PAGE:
Audio Recording of Interview
Tsering speaks about how her family of 10 immigrated to India from Tibet as Buddhists following the Dalai Lama and escaping persecution by the Chinese government, and of how her mother’s illness stopped her from attending school after the age of 9. She describes her Buddhist faith, the help of her sponsoring family, and how the Tibetan identity she’s fostered in her home and among the community in Somerville have all helped her succeed in the U.S.
Other interviews of this person can be found below:
Location: Somerville, MA
Summary: Tsering speaks about how her family of 10 immigrated to India from Tibet as Buddhists following the Dalai Lama and escaping persecution by the Chinese government, and of how her mother’s illness stopped her from attending school after the age of 9. She describes her Buddhist faith, the help of her sponsoring family, and how the Tibetan identity she’s fostered in her home and among the community in Somerville have all helped her succeed in the U.S.
Topics: Childhood, Immigration Process, Family, Employment/service, Community, Religion, Cultural Adjustment
Section 1: (00:00-10:59)
Childhood: Family of 10 immigrated from Tibet to India, partly because the Dalai Lama also immigrated (family is Buddhist) and partly because there is control by the Chinese government in Tibet. She stopped going to school when he was 9 years old because her mom was sick.
Immigration Process: Came to the US through a lottery system, specifically in the low income group. The US government supported 1,000 Tibetan refugees, and there were 3 groups- those who served the Tibetan office, those who didn’t have a permanent home in Tibet, and those that are low income.
Family: Her parents met on the journey immigrating from Tibet to India. The journey was by foot, crossing mountains, and took around 6 months.
Section 2: (10:59-20:03)
Immigration Process: After he got drawn in the lottery, she had to fill out forms, which his parents paid for. Around 50 people traveled from Tibet, and a group of 9, including her, went to Boston. When she came to the US, she had sponsors (a family of 4) waiting for her, and she lived with them for 3 months. During that time, she worked to pay off her airplane ticket price to the Tibet government.The sponsorship was helpful because it allowed her to save her money and pay the airplane ticket off quickly.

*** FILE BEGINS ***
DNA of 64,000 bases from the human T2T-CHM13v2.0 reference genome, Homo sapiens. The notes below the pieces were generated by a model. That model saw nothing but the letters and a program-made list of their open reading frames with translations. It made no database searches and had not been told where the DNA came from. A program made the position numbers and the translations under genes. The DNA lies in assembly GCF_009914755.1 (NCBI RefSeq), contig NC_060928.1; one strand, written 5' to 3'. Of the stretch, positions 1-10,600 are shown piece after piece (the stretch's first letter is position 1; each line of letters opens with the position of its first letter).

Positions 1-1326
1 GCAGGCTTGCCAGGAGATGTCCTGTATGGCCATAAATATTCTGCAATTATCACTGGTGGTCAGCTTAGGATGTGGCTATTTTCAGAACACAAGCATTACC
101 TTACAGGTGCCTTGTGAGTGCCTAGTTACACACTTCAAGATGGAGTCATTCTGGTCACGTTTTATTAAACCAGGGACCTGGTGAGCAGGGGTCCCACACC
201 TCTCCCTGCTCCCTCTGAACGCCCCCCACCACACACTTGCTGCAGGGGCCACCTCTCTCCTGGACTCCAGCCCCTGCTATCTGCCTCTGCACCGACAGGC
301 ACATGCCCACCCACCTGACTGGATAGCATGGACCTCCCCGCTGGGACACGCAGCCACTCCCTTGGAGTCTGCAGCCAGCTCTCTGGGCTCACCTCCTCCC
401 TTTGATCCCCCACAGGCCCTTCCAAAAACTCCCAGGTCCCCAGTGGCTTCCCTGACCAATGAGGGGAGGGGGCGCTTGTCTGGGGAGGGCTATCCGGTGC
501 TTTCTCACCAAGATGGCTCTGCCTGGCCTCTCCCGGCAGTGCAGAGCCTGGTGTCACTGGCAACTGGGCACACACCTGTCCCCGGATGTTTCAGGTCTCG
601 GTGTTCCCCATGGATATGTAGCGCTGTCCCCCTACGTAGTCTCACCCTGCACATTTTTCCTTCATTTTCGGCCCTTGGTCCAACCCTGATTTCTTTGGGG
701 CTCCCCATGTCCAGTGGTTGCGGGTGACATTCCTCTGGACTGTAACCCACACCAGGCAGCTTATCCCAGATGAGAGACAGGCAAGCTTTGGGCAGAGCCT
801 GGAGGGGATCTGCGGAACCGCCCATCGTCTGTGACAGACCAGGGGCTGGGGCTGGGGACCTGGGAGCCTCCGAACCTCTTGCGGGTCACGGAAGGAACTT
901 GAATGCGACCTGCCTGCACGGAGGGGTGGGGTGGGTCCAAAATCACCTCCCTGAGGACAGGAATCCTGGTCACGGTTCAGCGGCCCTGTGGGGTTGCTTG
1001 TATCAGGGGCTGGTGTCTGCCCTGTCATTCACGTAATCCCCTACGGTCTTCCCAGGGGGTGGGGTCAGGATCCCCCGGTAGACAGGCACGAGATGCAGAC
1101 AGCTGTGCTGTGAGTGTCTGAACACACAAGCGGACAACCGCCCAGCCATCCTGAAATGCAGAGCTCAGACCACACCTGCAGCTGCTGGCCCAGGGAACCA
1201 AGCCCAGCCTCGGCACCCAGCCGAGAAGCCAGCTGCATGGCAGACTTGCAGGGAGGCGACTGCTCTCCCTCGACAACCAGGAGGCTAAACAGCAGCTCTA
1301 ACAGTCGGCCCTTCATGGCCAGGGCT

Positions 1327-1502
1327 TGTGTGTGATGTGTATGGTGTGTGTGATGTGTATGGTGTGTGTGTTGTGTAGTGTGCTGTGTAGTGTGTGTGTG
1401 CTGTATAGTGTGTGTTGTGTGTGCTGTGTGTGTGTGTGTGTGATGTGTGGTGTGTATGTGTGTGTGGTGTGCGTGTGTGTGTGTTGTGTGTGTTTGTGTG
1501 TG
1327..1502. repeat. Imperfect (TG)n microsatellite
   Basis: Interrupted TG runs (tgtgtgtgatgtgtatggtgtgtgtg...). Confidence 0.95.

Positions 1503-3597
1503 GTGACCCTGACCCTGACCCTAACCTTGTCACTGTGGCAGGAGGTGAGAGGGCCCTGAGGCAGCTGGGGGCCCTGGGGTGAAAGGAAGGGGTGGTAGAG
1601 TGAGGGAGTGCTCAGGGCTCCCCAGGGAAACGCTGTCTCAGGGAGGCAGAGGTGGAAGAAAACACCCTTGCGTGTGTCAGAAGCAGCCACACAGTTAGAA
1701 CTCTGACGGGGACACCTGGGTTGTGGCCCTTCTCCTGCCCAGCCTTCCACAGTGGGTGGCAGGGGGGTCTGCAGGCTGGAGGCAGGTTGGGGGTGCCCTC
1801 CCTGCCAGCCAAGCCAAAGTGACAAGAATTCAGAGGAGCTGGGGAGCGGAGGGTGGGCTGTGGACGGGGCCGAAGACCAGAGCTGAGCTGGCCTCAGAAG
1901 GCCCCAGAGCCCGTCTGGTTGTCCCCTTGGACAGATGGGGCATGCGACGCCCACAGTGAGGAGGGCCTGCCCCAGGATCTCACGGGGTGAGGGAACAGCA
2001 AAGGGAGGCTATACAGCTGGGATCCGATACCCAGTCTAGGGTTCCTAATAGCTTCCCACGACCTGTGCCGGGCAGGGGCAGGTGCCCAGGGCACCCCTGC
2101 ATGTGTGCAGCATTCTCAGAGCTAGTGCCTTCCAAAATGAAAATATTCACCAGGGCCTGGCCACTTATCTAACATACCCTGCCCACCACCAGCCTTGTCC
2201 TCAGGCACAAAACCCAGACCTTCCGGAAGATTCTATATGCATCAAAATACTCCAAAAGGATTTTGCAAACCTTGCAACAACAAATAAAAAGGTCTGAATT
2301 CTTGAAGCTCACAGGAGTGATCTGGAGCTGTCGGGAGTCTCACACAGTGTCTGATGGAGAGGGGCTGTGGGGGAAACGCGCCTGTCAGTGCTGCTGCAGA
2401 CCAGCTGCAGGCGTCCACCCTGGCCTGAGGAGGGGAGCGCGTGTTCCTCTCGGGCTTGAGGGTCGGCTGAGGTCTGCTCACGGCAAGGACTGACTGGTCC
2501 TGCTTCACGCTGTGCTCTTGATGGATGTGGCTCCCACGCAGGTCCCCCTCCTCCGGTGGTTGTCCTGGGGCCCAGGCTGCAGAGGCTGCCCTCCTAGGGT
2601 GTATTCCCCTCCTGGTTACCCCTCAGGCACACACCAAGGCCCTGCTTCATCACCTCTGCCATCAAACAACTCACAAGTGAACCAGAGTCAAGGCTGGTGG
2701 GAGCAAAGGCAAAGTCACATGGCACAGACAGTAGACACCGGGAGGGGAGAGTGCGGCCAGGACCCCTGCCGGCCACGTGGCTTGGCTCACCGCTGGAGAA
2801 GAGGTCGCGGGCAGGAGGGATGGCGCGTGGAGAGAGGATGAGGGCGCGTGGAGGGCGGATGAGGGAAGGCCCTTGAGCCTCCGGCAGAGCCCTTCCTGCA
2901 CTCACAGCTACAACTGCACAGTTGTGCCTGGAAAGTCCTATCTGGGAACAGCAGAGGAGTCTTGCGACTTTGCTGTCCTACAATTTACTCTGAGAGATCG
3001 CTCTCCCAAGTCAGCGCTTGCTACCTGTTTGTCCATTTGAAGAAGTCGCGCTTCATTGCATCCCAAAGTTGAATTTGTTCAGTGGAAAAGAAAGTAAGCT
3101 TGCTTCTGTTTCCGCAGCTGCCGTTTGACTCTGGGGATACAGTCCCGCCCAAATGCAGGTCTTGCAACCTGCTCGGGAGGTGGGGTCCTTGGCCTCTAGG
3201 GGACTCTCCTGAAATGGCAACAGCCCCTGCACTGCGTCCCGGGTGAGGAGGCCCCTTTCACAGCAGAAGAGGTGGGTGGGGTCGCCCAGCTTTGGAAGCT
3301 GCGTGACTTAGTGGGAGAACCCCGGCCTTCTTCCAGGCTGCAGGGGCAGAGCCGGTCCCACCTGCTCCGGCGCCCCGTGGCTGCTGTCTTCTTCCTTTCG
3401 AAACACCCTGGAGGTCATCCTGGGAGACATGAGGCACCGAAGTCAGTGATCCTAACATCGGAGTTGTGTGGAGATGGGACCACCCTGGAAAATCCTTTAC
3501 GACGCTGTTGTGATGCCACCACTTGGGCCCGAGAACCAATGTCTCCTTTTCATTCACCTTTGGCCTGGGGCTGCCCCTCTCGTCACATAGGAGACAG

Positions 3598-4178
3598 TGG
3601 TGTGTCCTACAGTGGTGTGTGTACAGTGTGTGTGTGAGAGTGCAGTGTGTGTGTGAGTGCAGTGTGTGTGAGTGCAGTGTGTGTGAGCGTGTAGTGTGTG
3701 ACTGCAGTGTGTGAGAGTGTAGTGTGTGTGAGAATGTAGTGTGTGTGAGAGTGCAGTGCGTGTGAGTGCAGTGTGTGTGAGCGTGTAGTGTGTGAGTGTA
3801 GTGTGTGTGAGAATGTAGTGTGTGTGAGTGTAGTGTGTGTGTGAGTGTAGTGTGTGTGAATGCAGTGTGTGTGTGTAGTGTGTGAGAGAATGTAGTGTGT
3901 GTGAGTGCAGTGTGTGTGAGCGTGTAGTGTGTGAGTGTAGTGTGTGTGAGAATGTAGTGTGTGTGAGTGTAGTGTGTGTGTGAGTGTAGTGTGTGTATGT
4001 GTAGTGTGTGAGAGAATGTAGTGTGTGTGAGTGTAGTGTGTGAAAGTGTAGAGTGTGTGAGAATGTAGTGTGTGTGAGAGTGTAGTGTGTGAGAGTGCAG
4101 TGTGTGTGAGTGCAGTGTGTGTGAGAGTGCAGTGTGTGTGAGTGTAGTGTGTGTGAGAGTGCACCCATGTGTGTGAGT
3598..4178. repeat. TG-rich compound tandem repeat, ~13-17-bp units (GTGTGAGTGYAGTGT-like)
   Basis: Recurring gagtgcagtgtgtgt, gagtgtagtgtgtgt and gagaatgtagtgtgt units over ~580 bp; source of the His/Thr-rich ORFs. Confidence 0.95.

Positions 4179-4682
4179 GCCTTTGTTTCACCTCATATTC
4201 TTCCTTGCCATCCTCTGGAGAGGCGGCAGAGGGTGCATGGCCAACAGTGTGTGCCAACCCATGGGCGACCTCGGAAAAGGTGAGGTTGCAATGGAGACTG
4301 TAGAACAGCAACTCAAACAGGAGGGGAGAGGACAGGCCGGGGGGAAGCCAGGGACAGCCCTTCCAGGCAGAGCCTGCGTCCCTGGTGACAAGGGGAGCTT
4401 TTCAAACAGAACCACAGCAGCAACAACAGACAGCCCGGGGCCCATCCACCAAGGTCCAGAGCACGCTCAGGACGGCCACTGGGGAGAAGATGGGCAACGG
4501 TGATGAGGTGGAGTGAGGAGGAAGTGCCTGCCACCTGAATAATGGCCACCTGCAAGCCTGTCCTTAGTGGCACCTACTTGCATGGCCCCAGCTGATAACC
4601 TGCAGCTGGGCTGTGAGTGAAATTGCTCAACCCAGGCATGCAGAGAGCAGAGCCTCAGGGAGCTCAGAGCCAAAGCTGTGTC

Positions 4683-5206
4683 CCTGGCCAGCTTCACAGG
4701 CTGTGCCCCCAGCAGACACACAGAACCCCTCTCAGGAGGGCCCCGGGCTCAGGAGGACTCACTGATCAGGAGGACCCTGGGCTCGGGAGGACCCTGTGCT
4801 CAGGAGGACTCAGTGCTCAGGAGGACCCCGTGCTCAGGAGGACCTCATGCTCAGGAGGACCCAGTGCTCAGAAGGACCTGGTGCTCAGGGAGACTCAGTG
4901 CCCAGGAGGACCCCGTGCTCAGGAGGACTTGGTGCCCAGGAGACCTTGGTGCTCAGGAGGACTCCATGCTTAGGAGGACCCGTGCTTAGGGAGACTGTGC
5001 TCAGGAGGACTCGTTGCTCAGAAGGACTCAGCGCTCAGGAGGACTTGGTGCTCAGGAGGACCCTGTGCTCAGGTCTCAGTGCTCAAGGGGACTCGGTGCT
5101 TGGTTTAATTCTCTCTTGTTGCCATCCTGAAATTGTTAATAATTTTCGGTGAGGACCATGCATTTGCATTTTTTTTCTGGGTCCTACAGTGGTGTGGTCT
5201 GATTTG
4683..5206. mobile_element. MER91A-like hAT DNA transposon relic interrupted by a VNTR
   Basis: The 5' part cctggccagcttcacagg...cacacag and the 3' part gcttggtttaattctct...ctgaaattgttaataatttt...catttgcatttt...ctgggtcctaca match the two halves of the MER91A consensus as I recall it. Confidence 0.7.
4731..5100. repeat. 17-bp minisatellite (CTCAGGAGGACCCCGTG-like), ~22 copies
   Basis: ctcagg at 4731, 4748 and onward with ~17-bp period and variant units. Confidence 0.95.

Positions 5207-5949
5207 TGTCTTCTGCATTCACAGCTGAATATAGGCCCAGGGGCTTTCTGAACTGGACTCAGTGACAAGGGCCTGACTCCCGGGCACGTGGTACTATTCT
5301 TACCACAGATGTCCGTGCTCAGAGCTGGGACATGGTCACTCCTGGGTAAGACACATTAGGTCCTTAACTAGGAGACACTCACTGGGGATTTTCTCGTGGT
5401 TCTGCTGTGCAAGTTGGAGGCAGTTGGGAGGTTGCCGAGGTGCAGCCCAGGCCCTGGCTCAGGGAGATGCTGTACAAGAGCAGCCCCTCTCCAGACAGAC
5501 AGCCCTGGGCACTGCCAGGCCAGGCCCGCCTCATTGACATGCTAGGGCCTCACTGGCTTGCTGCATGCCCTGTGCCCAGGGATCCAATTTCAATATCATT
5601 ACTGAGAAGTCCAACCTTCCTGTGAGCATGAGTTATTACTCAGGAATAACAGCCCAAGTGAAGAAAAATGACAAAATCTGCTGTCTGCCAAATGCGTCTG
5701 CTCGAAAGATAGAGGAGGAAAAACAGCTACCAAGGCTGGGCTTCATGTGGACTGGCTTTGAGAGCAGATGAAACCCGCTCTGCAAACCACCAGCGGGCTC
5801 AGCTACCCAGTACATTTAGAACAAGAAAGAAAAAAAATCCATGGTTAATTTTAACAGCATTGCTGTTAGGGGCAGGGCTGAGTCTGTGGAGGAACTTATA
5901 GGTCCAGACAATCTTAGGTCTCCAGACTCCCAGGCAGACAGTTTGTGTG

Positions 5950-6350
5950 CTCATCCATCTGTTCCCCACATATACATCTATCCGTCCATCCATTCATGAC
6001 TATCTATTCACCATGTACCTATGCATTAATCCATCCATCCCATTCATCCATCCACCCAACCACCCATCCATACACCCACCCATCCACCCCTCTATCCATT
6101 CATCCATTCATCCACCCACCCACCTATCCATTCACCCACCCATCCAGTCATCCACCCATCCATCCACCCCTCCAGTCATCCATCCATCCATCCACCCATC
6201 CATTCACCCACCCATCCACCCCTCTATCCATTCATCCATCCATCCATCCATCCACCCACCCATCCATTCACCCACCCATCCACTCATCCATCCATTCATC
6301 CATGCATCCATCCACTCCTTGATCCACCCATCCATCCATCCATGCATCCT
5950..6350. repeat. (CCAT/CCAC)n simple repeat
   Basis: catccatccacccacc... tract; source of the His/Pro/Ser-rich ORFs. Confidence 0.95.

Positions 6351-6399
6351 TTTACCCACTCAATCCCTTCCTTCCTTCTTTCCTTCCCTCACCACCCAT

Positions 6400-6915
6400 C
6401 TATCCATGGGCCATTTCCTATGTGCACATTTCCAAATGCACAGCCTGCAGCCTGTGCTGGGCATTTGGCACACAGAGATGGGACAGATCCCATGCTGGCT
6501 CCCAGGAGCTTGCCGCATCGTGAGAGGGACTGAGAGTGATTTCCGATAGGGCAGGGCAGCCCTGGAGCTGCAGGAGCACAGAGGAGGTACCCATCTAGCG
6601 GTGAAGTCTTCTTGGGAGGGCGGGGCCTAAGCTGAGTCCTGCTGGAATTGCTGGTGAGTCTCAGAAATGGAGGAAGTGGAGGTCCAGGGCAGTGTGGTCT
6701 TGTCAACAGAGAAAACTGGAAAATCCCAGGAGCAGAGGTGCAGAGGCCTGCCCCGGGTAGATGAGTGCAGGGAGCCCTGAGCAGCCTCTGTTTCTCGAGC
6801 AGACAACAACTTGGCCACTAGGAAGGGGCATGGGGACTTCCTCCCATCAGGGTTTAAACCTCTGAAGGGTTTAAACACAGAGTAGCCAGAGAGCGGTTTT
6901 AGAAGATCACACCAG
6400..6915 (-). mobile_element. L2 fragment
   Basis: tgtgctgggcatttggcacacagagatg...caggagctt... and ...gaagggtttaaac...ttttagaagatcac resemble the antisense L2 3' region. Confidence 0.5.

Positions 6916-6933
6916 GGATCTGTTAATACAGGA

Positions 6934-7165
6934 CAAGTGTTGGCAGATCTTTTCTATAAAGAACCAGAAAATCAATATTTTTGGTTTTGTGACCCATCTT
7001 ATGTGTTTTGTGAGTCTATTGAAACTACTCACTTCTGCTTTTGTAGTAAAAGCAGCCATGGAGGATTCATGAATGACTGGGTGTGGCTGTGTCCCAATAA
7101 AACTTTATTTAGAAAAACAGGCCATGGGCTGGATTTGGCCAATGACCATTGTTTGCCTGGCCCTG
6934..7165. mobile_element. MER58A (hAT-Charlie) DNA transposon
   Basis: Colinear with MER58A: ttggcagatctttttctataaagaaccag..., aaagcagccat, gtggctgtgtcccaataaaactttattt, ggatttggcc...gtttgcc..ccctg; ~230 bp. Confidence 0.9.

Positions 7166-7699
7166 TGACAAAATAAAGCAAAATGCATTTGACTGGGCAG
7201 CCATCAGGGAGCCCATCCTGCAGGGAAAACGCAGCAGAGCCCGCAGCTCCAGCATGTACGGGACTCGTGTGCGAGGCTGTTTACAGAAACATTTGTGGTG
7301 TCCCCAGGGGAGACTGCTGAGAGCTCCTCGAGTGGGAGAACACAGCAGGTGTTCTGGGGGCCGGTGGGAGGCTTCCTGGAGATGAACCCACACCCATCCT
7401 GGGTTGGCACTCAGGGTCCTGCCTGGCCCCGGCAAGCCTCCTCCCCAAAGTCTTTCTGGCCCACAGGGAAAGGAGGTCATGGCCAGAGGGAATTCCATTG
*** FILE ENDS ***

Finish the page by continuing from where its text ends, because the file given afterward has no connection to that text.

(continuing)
Section 3: (20:03-30:50)
Employment/service: After 3 months of sponsorship was up, she moved to Somerville and shared an apartment. She found a job there and worked 12-13 hours 6 days a week. 2 or 3 years later she saved enough money to visit her parents, and did so.
Family: She applied for citizenship, and petitioned for her siblings to come.10 years later, 2 of her sisters were able to come. She supports one of her sisters back home, as she cares for their mom. Her brother is a monk and also in the US.
Section 4: (30:50-45:13)
Community: 50 Tibets in the community, her sponsor helped her meet other Tibetans and took her to the city to meet them. She met her roommate through the community.
Religion: She is Buddhist, and they pray in the living room of their house.
Cultural Adjustment: In her sponsor’s house, the sponsor had said she can feel free to make tea, but this was shocking for her, as in India someone would never go to someone’s house and make themselves tea.
Family: Met her husband when he visited her co–workers. He’s from Nepal and came the same way she did.
Section 5: (45:13-58:16)
Religion: They have a prayer room in their house, with statues of the Buddha and Tara, and books. When the Dalai Lama came to the US, they visited and met him.
Cultural Adjustment: When they had kids, it was hard at first because they didn’t have any other family to help them. The kids attend Tibetan tutoring so they can learn to read and write Tibetan. It’s also important for her that her kids attend tutoring so they can read the Buddhist writings in Tibetan.
Section 6: (58:16- 01:05:28)
Community: Ever since they first came 25 years ago, the Tibetan community has grown larger, and now there are more than 3,000 Tibetans. But this has changed her community back home, as the younger generations are all gone as they’ve immigrated to other countries for better opportunities.
Cultural Adjustment/Family: For the first 3-4 years it was hard. She tried to learn English through her job and also paid to take classes. She really settled down when her brothers and sisters came to the US. Her heart feels settled now that she was able to bring her family and send money back to her mom.